Micah, in his prophecy, goes on to describe what will take place in the Messianic Age. He writes, "In the last days the mountain of the Lord's Temple will be established as chief among the mountains;" (v1). In other passages of Scripture, like Psalm 2:6 and 2 Chronicles 33:15, where God's Holy Hill or Mountain is mentioned, it is a reference to the site of the temple in Jerusalem. The temple was the earthly counterpart for God's heavenly throne room. Since the mountain is representative of God's throne in heaven, this passage tells us that during the last days (Messianic Age) God's power and authority will be, as it always has been, the ultimate power and authority and will be recognized as such. St. Paul understands this as well, and quotes Isaiah to make the point in his epistle to the Romans:
By myself I have sworn, my mouth has uttered in all integrity a word that will not be revoked: Before me every knee will bow; by me every tongue will swear (Isaiah 45:23).
Micah also says that peoples, or nations, will "stream" to the mountain of the LORD. In Psalm 86, David makes a similar statement when he writes, "All the nations you have made will come and worship before you, O Lord; they will bring glory to your name" (Ps. 86:9). In Jesus, these passages have been and are being fulfilled. Christ, by his life, death and resurrection, established the mountain of the Lord's Temple as chief among the mountains. All those people who believe - the nations God has made by faith - turn to Jesus, the Messiah. In Old Testament times, believers had faith in the promise of the Messiah. New Testament believers trust in the same Messiah - we, however, know his name. As Jesus himself said:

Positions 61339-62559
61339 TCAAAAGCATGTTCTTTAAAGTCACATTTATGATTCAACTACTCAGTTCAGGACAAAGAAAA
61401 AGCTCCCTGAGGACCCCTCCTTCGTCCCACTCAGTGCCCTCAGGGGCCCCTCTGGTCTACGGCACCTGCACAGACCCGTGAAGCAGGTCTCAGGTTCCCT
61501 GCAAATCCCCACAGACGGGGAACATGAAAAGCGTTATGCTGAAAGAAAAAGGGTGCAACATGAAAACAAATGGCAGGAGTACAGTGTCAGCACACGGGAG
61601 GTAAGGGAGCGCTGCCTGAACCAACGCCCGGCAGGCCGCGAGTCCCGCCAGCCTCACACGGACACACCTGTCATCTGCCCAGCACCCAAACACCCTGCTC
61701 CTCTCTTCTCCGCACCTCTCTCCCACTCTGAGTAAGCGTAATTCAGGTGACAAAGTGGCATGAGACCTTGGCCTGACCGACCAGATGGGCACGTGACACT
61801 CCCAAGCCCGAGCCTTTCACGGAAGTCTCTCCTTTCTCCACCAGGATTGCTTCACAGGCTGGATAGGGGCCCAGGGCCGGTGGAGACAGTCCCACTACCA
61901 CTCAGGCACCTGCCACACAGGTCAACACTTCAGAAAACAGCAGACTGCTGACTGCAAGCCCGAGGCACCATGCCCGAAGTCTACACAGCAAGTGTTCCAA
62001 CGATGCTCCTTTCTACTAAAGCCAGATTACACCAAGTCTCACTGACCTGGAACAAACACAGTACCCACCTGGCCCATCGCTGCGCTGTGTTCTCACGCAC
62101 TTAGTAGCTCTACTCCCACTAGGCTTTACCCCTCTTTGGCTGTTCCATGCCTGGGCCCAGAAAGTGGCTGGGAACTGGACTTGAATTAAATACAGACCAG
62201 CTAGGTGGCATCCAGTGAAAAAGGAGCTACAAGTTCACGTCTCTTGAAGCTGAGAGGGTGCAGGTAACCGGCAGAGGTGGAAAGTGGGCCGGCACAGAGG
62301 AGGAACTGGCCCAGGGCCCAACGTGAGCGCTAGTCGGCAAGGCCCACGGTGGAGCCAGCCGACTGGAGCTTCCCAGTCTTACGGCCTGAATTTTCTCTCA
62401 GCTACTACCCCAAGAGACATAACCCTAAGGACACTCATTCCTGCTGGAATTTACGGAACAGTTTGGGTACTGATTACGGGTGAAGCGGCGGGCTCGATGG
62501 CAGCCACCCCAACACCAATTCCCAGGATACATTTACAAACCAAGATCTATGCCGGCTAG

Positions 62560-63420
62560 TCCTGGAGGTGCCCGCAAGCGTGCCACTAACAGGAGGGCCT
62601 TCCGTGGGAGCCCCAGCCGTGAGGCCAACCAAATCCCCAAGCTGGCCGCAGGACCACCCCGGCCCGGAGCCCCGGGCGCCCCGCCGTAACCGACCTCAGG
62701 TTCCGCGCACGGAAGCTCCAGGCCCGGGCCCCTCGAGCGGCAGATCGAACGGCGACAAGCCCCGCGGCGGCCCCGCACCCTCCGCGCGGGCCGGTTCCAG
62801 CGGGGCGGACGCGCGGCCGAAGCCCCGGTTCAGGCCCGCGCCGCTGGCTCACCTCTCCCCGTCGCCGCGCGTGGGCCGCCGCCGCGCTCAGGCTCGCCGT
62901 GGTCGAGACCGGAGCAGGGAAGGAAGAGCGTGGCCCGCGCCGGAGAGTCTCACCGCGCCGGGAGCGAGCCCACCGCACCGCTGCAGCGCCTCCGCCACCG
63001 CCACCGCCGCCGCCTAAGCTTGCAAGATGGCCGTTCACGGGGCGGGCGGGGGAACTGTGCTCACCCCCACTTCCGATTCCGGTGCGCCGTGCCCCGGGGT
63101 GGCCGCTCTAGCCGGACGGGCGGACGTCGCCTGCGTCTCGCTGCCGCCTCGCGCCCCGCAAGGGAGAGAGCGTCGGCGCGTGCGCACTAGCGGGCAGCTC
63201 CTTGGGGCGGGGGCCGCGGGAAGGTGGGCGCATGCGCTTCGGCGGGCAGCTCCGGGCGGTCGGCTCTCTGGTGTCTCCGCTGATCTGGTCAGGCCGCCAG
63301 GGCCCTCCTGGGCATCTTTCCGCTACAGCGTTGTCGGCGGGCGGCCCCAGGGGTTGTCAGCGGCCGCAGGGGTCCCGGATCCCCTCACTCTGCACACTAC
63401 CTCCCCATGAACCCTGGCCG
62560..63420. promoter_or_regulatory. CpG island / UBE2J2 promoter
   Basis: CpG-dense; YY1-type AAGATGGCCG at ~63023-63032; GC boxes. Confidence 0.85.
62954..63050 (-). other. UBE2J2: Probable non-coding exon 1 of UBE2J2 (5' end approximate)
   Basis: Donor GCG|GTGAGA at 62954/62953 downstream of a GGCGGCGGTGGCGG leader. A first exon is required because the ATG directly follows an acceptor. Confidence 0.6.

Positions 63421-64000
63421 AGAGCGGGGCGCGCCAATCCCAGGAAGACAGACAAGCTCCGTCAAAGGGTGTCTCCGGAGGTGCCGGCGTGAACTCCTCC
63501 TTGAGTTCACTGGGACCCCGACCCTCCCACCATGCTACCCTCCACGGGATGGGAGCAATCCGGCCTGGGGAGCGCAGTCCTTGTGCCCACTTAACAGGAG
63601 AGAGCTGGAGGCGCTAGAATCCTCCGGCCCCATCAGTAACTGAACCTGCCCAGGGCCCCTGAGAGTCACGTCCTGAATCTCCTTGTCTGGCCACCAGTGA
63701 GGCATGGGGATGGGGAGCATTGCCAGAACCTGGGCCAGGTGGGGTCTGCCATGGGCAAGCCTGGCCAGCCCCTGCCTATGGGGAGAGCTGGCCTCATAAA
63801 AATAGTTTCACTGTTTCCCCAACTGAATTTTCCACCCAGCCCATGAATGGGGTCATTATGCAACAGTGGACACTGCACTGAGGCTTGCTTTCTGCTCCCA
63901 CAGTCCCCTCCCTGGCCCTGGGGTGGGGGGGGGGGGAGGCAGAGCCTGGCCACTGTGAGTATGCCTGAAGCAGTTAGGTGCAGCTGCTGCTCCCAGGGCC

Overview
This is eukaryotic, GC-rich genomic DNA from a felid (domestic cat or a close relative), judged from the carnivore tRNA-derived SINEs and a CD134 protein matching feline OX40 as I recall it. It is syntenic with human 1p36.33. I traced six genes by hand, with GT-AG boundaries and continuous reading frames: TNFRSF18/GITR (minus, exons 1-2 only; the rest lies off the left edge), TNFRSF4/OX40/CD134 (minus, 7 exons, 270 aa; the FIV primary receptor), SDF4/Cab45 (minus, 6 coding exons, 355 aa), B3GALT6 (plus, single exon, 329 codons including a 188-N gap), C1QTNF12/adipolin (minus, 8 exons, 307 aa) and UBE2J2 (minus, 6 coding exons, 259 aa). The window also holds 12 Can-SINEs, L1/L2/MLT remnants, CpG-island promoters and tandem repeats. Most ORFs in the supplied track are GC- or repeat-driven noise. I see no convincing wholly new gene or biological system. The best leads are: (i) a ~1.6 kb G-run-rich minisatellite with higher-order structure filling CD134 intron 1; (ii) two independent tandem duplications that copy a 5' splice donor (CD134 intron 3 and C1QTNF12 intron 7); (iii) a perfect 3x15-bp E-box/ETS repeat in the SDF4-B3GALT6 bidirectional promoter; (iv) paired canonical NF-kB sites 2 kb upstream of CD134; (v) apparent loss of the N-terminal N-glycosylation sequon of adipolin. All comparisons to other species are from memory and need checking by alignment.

But I, when I am lifted up from the earth, will draw all men to myself (John 12:32).
St. Peter also explains:
But you are a chosen people, a royal priesthood, a holy nation, a people belonging to God, that you may declare the praises of him who called you out of darkness into his wonderful light (1 Peter 2:9).
What can we who are living in the "last days" take away from the words of Micah? In one word, hope. We know that God has created faith in our hearts through our baptism and that he sustains that faith and causes it to grow through Word and Sacrament. We can know that we will walk in the name of the LORD our God forever, and that, even now as we believe in Christ Jesus, no one can snatch us out of his hand. Speaking to the unbelieving Jews at the Feast of Dedication, Jesus said this:
...I did tell you, but you do not believe. The miracles I do in my Father's name speak for me, but you do not believe because you are not my sheep. My sheep listen to my voice; I know them, and they follow me. I give them eternal life, and they shall never perish; no one can snatch them out of my hand (John 10: 25-28).
One of the first adventurers on the mighty oceans who sailed to South America went around a cape on a stormy sea. His ship threatened to go to pieces; so he called the place the Cape of Storms. But Vasco da Gama, who came later, changed the name to the Cape of Good Hope, for the saw ahead of him the jewels and treasures of India. You can call this a life of storms if you wish. But if you can see the glorious redemption of eternity ahead of you, you can call it what it is in Christ - a life of good hope.
May the God of hope fill you with all joy and peace as you trust in him, so that you may overflow with hope by the power of the Holy Spirit (Romans 15:13).
Our hope comes from God - it is His gift by his Spirit, given to us through his means of Word and Sacrament. Any hope we may conjure up by our own efforts is merely illusory. We should not, however, live our lives the way the world would have us - focused on worldly things and preoccupied with how to please our human nature. Since we have peace with God as a result of being justified through faith in Christ we, by the Spirit's power, focus our attention and energy on how to please our spiritual nature. That is what we do this Advent season - we focus on Jesus Christ and prepare for his coming. We heed St. Peter's words and seek to, "grow in the grace and knowledge of our Lord and Savior Jesus Christ. To him be glory both now and forever!"